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|Team Mitchell left to right: Myriam Valdez, Legislative Aide, Senator Holly Mitchell (D-Los Angeles), Tim Shelley, Rules Committee Consultant, John Skoglund, Legislative Aide, and Rodney Wilson, Senior Legislative Advocate, California and Nevada Credit Union Leagues.|
|David Creager, Manager of Grassroots Advocacy for the California and Nevada Credit Union Leagues|
California and Nevada credit unions are being urged now, more than ever, to contact their members of Congress.
"We need to redouble our efforts and send tens of thousands of additional letters to Congress in the next few weeks," said David Creager, manager of grassroots advocacy for the California and Nevada Credit Union Leagues. "If you have not taken action, or if your efforts have not netted the response you expected, now is the time to reach out to your members."
So far, more than 1 million have been sent to Congress nationwide—225,000 of which are from California and Nevada. But many more are needed, Creager said.
The fiscal battle on Capitol Hill comes 15 years after the passage of H.R. 1151, a sweeping grassroots movement that taught credit unions a valuable lesson: A crisis can result in important consequences caused by sweeping federal legislation. Without a strong voice in the process of reform, credit unions stand to lose valuable ground.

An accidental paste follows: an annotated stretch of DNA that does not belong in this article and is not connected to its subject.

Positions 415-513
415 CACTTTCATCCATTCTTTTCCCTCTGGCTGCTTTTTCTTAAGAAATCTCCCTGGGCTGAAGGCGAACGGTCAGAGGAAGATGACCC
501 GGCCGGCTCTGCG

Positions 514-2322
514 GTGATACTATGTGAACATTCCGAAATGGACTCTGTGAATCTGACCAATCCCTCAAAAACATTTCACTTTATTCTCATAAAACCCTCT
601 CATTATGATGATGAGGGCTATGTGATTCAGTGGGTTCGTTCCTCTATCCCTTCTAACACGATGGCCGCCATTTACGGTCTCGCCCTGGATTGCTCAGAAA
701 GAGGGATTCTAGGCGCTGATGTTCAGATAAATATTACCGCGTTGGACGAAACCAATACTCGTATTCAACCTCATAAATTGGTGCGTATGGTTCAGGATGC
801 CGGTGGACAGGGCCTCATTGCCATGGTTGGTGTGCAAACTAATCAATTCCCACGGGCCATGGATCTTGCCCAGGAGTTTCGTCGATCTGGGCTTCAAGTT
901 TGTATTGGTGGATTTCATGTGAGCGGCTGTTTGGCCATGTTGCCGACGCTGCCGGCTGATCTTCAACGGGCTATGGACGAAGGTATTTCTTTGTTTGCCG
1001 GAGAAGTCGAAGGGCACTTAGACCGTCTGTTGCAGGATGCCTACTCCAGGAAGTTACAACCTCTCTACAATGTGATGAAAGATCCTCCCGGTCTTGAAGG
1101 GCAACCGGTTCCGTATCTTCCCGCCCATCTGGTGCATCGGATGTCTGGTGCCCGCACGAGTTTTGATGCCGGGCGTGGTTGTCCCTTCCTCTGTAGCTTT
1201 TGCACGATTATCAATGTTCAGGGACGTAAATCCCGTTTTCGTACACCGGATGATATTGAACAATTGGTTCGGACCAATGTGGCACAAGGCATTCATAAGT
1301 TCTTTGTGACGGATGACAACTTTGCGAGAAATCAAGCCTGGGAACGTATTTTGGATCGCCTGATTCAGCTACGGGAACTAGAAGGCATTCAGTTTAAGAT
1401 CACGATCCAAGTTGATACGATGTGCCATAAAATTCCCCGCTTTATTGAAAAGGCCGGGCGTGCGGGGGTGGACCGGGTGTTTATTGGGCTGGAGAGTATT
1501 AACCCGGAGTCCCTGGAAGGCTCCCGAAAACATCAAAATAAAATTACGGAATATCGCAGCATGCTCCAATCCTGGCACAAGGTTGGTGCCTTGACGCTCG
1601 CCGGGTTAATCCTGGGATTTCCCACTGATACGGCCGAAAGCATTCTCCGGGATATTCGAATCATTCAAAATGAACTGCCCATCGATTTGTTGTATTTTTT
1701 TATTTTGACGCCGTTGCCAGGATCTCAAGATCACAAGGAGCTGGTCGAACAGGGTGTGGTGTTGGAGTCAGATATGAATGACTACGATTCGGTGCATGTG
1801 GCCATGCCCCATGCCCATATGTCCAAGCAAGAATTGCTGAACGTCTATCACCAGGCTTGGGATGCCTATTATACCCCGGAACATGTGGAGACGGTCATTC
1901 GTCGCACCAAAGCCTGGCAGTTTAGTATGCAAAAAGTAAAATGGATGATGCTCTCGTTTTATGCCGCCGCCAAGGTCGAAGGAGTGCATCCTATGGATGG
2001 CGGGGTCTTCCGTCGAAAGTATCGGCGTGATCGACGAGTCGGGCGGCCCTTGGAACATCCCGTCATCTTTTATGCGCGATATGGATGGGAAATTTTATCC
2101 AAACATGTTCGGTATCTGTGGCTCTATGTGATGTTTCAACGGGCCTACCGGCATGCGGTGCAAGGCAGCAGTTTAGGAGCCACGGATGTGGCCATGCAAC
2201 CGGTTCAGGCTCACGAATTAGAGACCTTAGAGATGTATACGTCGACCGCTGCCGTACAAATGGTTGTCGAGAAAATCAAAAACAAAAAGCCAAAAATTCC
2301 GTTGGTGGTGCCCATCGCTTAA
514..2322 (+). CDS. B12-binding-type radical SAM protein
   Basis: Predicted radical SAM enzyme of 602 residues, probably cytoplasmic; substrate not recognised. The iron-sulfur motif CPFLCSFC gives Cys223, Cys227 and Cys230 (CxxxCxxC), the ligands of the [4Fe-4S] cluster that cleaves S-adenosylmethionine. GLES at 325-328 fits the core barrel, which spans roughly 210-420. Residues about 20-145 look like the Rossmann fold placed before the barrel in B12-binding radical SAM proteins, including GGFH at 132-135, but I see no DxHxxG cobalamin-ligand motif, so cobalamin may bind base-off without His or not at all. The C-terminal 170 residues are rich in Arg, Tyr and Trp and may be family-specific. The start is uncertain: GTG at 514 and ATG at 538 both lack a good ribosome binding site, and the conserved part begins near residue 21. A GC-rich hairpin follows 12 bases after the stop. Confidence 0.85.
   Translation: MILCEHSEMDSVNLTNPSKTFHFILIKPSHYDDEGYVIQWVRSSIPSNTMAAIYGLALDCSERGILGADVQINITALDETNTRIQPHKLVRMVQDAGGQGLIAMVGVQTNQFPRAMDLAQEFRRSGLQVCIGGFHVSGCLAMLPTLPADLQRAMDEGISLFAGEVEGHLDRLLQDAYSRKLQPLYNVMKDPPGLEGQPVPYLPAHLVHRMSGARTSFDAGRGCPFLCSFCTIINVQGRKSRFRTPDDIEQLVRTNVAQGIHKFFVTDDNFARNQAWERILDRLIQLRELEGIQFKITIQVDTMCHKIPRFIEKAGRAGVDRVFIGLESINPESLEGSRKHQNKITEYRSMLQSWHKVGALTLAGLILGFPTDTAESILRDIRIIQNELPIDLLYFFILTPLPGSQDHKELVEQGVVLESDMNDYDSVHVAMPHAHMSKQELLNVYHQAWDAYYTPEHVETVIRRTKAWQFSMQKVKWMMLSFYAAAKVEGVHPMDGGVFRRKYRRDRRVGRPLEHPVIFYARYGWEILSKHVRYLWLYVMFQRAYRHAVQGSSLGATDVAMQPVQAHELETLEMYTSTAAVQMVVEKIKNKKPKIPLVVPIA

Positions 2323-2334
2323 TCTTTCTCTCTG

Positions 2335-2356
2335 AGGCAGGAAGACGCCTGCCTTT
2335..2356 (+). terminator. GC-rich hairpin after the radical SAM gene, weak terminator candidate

"Undoubtedly, it's good if Congress and the president work toward fixing structural problems in funding and taxation," Creager said. "Now, however, we have the frightening task of ensuring the credit union tax status is not wiped out during a potential late-night tax reform bargain."
He noted a recent letter sent to House Speaker John Boehner by Senate Majority Leader Harry Reid that signaled "all options are on the table."
"Once the principle decision makers get into a room to negotiate, we will have very little voice in the process," Creager said. "To that end, both parties must be in the credit union corner before talks begin."